And not being the mom of a girl I hadn’t noticed this before but, the other day while buying shorts for him at goodwill (where the clothing is organized by general size and color, not gender) I realized that all the shorts that were originally sold as “girl” clothing are incredibly short while all the shorts originally sold in the boys section of the store are long. Turns my stomach.

  4. Thank you for this!!! I have one son who likes the science, dinos, sports stuff….and one who decidedly does NOT. Now that he’s going into 2nd grade, even finding something as simple as a lunchbox that suited him was surprisingly difficult — he didn’t want a “boring, plain” one, but he knew he’d get made fun of if he picked something he really liked (like My Little Pony), and he didn’t feel like dealing with that at the lunch table every day. We eventually found something that he’s happy with, but ugh! He’s a wonderful musician, loves orchestra and dance, and he’s great at horseback riding, but none of those interests can be found reflected in clothing and accessories that aren’t pink, ruffled, purple, or bedazzled. When people started talking about the Lands End science shirts, my first thought was “Okay, so when are they going to get some less gross-out/rough and tough designs for the boys?” All I can say is…thank God for tie-dye, which at least gives some interesting color and pattern to things in a relatively unisex way.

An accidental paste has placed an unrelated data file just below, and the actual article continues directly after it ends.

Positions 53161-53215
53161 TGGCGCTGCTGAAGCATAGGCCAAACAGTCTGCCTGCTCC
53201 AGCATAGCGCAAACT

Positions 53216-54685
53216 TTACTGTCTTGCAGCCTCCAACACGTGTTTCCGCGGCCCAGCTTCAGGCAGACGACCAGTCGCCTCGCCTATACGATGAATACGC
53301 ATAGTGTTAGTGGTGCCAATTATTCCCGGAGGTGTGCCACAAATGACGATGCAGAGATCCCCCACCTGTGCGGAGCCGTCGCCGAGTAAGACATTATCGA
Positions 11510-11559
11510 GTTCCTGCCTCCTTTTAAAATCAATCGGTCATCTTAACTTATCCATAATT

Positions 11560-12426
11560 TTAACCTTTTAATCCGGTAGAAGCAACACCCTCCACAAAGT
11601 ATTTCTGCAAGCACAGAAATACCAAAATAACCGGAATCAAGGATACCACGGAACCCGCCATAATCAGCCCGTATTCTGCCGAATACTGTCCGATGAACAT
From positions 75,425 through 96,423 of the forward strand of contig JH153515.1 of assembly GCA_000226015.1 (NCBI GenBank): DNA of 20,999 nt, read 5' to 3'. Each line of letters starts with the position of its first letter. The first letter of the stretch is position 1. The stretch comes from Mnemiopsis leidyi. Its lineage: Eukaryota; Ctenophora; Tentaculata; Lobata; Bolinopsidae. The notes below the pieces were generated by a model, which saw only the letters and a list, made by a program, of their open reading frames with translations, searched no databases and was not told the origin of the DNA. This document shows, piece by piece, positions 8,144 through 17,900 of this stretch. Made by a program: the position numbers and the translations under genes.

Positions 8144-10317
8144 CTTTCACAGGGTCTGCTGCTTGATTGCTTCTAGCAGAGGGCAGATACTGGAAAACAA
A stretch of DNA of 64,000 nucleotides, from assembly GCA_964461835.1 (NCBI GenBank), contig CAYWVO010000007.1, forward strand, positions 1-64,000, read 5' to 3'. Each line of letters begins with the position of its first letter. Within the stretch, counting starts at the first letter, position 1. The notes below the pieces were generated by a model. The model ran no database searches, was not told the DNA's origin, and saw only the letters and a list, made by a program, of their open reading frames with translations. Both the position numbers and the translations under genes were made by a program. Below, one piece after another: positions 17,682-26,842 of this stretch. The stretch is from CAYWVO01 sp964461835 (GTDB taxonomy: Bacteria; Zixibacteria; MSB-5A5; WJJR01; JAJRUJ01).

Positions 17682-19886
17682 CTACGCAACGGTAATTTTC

5. I bought my son a yellow shirt with a lighthouse on it while we were on vacation. Today I took the tags off and noticed that inside it says “Girls 7-8”. A yellow shirt with a lighthouse?! REALLY?? Anyways, thought that was timely given that I had just read this post. Thanks for bringing the “boy mom” perspective to light.

  6. Hi Sarah, Loved this article. The separation of girl vs boy is something I deal with everyday in my world but mostly from the girl side. Variety is limited from both sides but I find that most products made for girls are not made as well as those for boys, take for example the warmth of a winter jacket or the construction of sneakers. From a manufacturer perspective what is difficult is the limited amount of shelf space. Retailers will only take a few items so choice is limited. The more choices companies offer the more expensive the items become because of smaller volume and unfortunately consumers are just not willing to pay. So until someone comes up with a wider range of choices and more affordable options I guess we can either dust off those sewing machines or choose solid colors. So let’s celebrate boys in pink and girls in navy blue. Keep up the great work!